So get this. In the Marvel Universe, you can have antlers, but you’re not a mutant.
The crux of the current X-Factor post-Messiah Complex storyline is that there’s a new tension brewing in Mutant Town. The de-mutified mutants who look like normal humans are now called “PANS” – Pass As Normal. And people with “horns, bone crests, the odd tentacle … that kind of thing” are now called “Rems,” short for Remnants.
Here’s the thing, though. Wanda Maximoff didn’t say “No more powers.” She said “No more mutants.” Wanda didn’t take people’s powers away, she took the mutations away.
You know what? If you’ve got two horns growing out of your forehead, you’re a mutant. You know why? Because you’ve got a freaking mutation, man!
What are “powers,” anyway? They’re abilities that are useful, arguably beyond the abilities of non-mutants, right? Can we agree on that operating definition? Things like telepathy and super strength are powers.
Well you know what, if I’m stuck on a desert island with a bunch of canned food and no can opener, all of a sudden horns are a hell of a lot more useful than telepathy.
So we’re supposed to believe that all these people with tentacles, antlers, extra limbs, etc., are not mutants. If you an accept that stupid scenario, then you’re probably going to get really wrapped up in the drama of X-Factor #28. Accepting the stupid scenario, it’s not bad. But you have to just accept that they’re choosing to sell you a story based on a premise that makes no sense.
Speaking of stupid scenarios in the post Messiah Complex X-universe, I already moaned about it, but the premise of X-Force #1 just leaves me annoyed.
The problem with these things is that there’s nothing inherent about these stories that requires this nonsense. It’s just superficial drama. My big problem with X-Force is the philosophical situation set up in which Cyclops thinks he can keep the X-Men’s hands clean by having X-Men dress up in different costumes and call themselves X-Force. The leader of the X-Men is still ordering these hits.
It’s just like how the whole USA looks bad if the US government carries out black ops missions. Nobody says “Oh, well it’s okay, because the president used people who wore different uniforms!” (Actually, I should correct myself and say that some people do think that’s okay, but those aren’t the people to whom a moral justification needs rationalizing.)
The reason I think my nitpicking is more than just standard complaining is because we are supposed to buy these comics because we’re supposed to care about these characters. Now I think Wolverine’s ethical dilemma in this book is pretty interesting, not wanting these kids to throw away their moral compasses like he has. But these kids are being used as weapons – just like in Weapon X, and those guys were bad guys, remember? – by Cyclops.
It would be one thing if I felt there were any indication that Cyclops were being set up for a judgment of some sort, but I don’t get that feeling. Instead, I get the feeling that this is just a shallow way to prop up Cyclops as the new and improved Tougher Scott Summers who’s doin’ what it takes to get the job done!
And now the bad guy is Bastion, basically a killer robot in human form.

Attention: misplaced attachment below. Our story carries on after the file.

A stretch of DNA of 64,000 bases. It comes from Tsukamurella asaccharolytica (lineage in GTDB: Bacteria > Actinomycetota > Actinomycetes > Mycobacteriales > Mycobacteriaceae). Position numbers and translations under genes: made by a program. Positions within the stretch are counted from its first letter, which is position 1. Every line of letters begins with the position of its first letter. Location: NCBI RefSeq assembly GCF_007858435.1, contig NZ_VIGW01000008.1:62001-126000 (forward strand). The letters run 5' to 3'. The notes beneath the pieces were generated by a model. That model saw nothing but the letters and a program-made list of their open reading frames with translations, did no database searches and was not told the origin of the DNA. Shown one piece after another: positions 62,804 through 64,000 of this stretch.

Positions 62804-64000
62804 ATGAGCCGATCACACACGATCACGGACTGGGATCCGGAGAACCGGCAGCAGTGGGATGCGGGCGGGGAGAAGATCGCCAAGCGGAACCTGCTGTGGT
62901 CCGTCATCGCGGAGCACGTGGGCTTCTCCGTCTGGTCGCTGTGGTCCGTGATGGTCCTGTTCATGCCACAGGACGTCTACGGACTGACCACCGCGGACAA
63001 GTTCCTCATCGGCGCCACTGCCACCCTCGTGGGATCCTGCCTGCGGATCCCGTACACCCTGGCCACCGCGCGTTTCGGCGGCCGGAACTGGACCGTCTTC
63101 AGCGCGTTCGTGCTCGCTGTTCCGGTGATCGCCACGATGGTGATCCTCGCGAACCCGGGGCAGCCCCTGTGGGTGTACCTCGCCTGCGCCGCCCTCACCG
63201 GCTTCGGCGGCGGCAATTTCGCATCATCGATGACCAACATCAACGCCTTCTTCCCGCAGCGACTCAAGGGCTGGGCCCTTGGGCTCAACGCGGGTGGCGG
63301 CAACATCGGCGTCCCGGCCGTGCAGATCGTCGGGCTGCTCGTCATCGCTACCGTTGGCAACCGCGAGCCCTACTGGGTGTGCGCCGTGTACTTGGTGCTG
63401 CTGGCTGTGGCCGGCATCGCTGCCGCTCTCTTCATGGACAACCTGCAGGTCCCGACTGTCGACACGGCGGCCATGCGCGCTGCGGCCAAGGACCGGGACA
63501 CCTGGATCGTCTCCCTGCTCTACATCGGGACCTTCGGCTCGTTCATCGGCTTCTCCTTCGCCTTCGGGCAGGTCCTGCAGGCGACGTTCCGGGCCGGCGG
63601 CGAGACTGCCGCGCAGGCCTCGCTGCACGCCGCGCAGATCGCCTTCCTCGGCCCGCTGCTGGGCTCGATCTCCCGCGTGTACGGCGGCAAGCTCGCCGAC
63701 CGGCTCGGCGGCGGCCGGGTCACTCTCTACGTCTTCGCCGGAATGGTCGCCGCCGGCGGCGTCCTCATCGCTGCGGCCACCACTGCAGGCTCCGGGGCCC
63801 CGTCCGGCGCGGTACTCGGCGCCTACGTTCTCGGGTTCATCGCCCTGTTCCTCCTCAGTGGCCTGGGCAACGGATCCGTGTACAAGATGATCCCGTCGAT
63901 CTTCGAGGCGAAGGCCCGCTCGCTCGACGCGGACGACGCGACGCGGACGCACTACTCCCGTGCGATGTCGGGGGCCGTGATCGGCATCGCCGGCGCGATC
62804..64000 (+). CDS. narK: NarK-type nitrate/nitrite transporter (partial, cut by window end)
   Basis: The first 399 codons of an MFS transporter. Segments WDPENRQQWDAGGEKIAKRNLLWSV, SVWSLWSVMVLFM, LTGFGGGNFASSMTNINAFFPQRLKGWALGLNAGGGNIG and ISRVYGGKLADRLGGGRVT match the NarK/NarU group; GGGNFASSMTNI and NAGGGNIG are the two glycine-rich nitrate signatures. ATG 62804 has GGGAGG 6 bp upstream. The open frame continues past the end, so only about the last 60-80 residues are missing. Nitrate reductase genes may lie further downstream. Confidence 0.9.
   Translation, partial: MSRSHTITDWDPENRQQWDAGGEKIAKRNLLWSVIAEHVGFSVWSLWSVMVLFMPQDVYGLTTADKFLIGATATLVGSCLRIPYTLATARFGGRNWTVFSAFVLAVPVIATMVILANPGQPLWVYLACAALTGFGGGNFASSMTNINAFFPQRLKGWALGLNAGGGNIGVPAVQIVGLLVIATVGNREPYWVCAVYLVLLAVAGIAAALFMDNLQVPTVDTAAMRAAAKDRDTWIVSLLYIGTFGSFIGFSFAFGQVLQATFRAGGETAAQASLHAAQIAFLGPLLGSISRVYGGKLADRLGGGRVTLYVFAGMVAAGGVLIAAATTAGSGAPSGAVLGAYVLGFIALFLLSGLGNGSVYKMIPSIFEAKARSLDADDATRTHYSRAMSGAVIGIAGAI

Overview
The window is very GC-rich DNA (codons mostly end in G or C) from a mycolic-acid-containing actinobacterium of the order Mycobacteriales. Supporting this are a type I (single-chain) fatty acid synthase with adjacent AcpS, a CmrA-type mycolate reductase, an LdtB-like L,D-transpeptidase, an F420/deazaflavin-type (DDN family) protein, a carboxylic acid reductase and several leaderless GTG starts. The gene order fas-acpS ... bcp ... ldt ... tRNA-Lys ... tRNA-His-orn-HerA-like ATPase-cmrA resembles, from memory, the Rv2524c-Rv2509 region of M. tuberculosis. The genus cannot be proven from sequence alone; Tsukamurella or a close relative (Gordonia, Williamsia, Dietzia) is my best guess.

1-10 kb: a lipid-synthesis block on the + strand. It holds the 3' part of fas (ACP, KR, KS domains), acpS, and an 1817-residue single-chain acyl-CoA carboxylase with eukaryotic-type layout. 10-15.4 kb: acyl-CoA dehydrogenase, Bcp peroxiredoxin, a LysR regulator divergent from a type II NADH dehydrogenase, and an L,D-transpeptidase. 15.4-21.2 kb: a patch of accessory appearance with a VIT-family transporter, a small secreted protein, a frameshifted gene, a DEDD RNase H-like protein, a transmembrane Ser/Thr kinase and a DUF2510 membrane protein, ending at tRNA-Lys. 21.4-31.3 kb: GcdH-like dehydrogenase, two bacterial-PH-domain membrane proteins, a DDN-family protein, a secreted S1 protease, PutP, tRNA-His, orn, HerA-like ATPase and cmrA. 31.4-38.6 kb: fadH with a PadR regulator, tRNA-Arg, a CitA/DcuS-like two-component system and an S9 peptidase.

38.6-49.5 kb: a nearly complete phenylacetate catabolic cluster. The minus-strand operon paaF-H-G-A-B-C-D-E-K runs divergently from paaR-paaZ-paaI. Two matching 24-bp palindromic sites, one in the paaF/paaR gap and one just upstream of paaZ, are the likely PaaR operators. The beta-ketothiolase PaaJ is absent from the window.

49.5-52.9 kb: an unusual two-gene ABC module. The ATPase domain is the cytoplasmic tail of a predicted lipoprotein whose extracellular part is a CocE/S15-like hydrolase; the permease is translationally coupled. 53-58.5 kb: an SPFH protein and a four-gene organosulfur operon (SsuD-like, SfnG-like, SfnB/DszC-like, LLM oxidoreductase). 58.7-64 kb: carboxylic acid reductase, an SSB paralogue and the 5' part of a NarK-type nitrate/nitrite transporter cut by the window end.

Well heck, speaking of killer robots who take human forms, that leads me to Booster Gold #0. A bunch of Blue Beetles gathered and plucked Ted Kord from the timestream right before he got killed, and the rest of the DCU still thinks he got shot in the head.
You see, that prevents all kinds of other complications from arising, since his death was so instrumental in getting Infinite Crisis to happen. So instead, rather than something complicated, we are supposed to believe that Ted didn’t get shot, and a bunch of people think he did even though they would have absolutely no reason to believe that happened.
Oh and a bunch of OMACs show up at the end. I’m not sure which has infected more comics, Countdown or OMACs.
But hey, speaking of bad guys who are secretly hiding within normal looking people, that leads me to New Avengers #38, officially part of the Secret Invasion. I’ve long said I appreciate this book for its character moments as well as its action, so an issue full of the drama between Luke and Jessica is all right in my figurative book. And normally I’d be bummed that Leinil Yu is gone, but the art is by Michael Gaydos, which is very appropriate considering it’s a Jessica Jones story and he was the artist on the fantastic Alias series.
My one complaint here really has little to do with this issue and instead is about the pacing and physical placement of this story. The lead-in to this issue happened in New Avengers Annual #2. What is the point of doing that? Why not just make all of this happen in the same series?
I liked annuals back when they were either self-contained stories or self-contained crossovers (and though that sounds pretty oxymoronic, I mean they were crossover stories between several other annuals). Nowadays, things like annuals or wedding specials are really absolutely nothing other than crucial chapters in a bigger story that are pointlessly plucked out and put into a different book. It’s like everyone’s taking the absolute worst lesson from Countdown and applying it elsewhere.
If anything, put last issue in the regular New Avengers and put this story in an annual. This is the type of story that would be better standing alone, whereas that story needed to be injected into the serial. I like stories like this, but this book does need some action. Somebody needs to start beating on a Skrull. There has been enough buildup now.